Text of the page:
Those four systems -- the Standard Operations and Maintenance Army Research and Development System (known as SOMARDS) along with the three systems that make up the Army's Enterprise Resource Planning business process management software -- General Fund Enterprise Business System (known as GFEBS), Global Combat Support System-Army (known as GCSS-Army) and Logistics Modernization Program (known as LMP) -- provide reports of AMCOM's financial dealings throughout the year, including payroll, supply purchases, travel, reimbursables and contracts.
This year, AMCOM G-8 employees submitted more than 33 year-end reports to AMC through an online SharePoint portal, which made the process more efficient and transparent.
"We updated and pulled daily reports during September. We worked daily to correct accounting reports to help employees resolve issues in the field," Sims said.
Each AMCOM directorate and each organization, including the depots, Aviation Center Logistics Command, Security Assistance Management Directorate, Test, Measurement and Diagnostic Activity, worked with AMCOM G-8 as part of year-end closeout reporting.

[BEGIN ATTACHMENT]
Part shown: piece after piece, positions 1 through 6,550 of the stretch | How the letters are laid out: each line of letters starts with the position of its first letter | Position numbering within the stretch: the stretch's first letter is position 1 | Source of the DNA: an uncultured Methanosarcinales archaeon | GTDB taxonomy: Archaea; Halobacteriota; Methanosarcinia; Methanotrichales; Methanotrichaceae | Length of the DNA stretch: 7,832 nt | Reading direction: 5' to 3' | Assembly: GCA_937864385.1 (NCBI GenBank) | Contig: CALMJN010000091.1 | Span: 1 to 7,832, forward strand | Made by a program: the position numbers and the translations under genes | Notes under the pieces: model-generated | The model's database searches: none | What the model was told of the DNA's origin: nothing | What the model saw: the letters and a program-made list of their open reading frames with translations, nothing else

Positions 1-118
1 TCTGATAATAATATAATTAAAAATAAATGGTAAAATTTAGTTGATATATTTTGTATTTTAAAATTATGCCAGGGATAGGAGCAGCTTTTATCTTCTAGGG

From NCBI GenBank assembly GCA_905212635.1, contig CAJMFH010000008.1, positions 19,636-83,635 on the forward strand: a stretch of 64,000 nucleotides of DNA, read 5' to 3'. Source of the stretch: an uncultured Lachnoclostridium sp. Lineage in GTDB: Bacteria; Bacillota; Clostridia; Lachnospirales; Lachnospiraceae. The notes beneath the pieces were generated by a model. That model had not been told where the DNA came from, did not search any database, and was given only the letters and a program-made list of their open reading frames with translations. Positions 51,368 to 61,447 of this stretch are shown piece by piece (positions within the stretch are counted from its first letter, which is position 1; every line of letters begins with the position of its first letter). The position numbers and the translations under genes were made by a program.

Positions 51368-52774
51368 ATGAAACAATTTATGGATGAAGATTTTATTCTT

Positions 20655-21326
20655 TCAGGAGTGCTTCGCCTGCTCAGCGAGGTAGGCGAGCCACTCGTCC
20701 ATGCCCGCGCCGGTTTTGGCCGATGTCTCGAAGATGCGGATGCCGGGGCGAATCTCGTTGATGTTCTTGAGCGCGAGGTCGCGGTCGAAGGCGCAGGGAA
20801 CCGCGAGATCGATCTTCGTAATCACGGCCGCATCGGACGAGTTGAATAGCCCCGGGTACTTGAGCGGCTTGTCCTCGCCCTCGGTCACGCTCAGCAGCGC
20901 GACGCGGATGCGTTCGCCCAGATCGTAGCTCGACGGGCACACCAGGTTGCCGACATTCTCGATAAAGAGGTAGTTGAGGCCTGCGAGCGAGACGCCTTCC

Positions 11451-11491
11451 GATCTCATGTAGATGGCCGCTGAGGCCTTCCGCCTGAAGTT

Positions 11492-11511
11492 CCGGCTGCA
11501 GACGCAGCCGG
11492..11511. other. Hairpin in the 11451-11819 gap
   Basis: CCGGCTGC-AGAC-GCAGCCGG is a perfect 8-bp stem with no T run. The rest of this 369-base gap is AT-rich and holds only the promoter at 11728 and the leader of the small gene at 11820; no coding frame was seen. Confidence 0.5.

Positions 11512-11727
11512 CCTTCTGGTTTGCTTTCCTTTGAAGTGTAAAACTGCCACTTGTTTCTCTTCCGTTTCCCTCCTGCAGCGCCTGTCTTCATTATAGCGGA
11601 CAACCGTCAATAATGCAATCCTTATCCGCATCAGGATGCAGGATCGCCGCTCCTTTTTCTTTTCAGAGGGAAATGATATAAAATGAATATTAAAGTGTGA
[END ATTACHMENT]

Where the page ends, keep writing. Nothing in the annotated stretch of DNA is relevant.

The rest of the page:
Ogles, who is matrixed from G-8 to AMCOM's G-3 Operations and G-5 Plans and Strategy, said reports included supporting documents for even the most miniscule spending requirements involving travel, credit card purchases and vouchers.
"We had to assure that every expense was accounted for," Ogles said.
Supporting documents are a key factor in a successful closeout, and audit readiness, which has been ongoing at AMCOM, has an increasingly positive impact on year-end closeout.
"It is an enduring requirement to ensure adherence to accounting principles and discipline in substantiating documents for the record," Ridgeway said. "These basic tenets influence actions every day and are necessary to pass an audit. The senior leader emphasis and individual engagement level of this has made availability of supporting documents easier and the documents are accurate."
Every year, as AMCOM approaches the Sept. 30 deadline, G-8 employees keep a watchful eye on funding to ensure financial obligations are met and that all funding is accounted for within the organization's $16 billion enterprise.
"We have to ensure that all funding for AMCOM programs and supported missions is fully expended, returned to the customer or higher headquarters, or legally accounted for to use in a future year," Ridgeway said.